Those of us in the developed nations who have the means and the freedom to amplify the voices of Sotoudeh and women like her, have a moral responsibility to do so.
We have lived long enough with the repulsive rule “one law for women under theocratic dominance and another for the rest of the world,” and we cannot stay quiet any longer, because at this point, silence is complicity. The world wouldn’t stay quiet if women in Europe or North America were treated like this, and it shouldn’t stay quite when it happens to women in the Middle East, North Africa and East and Southeast Asia.
We applaud Saeed Nouri for his bravery and ambition in creating this wonderful, powerful, and brilliant work of art and history combined in an aesthetically profound film. As the world
About the Author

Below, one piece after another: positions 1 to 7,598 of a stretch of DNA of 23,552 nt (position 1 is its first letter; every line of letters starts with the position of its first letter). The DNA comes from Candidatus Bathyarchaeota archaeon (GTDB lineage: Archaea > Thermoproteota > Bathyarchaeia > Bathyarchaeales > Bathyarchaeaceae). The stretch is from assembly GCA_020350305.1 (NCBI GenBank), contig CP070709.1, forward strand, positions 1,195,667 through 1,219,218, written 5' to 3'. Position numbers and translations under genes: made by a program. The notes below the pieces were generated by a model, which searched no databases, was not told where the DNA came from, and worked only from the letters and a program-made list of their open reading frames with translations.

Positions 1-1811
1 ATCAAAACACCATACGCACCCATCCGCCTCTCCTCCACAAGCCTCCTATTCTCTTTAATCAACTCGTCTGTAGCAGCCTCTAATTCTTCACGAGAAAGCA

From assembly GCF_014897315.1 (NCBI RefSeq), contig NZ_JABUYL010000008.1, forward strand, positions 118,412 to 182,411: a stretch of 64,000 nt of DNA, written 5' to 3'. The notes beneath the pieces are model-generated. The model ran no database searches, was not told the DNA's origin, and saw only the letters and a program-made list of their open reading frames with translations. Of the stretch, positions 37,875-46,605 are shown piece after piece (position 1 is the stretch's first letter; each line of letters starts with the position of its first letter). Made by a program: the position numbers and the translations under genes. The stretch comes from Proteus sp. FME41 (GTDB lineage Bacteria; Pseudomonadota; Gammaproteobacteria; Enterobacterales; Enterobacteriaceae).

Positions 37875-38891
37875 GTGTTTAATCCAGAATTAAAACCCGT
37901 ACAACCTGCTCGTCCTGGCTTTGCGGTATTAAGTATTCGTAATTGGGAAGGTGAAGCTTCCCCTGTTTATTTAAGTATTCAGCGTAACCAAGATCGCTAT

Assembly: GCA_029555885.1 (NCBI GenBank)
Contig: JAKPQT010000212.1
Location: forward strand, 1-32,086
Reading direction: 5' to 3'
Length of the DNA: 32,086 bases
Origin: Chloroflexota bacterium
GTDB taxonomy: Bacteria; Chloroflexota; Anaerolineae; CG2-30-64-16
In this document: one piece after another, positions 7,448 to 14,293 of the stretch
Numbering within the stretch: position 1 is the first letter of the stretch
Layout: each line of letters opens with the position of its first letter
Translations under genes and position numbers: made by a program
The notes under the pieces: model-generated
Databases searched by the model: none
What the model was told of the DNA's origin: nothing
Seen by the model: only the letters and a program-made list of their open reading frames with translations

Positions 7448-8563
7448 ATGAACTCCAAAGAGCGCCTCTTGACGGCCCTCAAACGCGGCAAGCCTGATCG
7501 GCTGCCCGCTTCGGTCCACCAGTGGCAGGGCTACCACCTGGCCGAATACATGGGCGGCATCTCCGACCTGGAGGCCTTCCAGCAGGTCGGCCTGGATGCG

Zainab Zeb Khan is Chair and Cofounder of the Muslim American Leadership Alliance. Born in the US to Pakistani-Afghan immigrants, she became an activist after eye-opening experiences counseling survivors of domestic violence and organizing exhibitions for artists facing repression. A former Senior Clinician holding a Master’s Degree in Clinical Psychology, Zainab also co-curated the International Museum of Women’s exhibition “Muslimah: Muslim Women’s Arts and Voices”and has served as a United Nations Delegate on the Commission on the Status of Women since 2013. Most recently, she contributed a chapter to the bookCan Art Aid in Resolving Conflicts (Amsterdam: FRAME Publishers, 2018). Zainab has been published in the Oral History Review on Muslim American oral histories, and also serves as an Advisory Impact Board of Director for Picture Motion.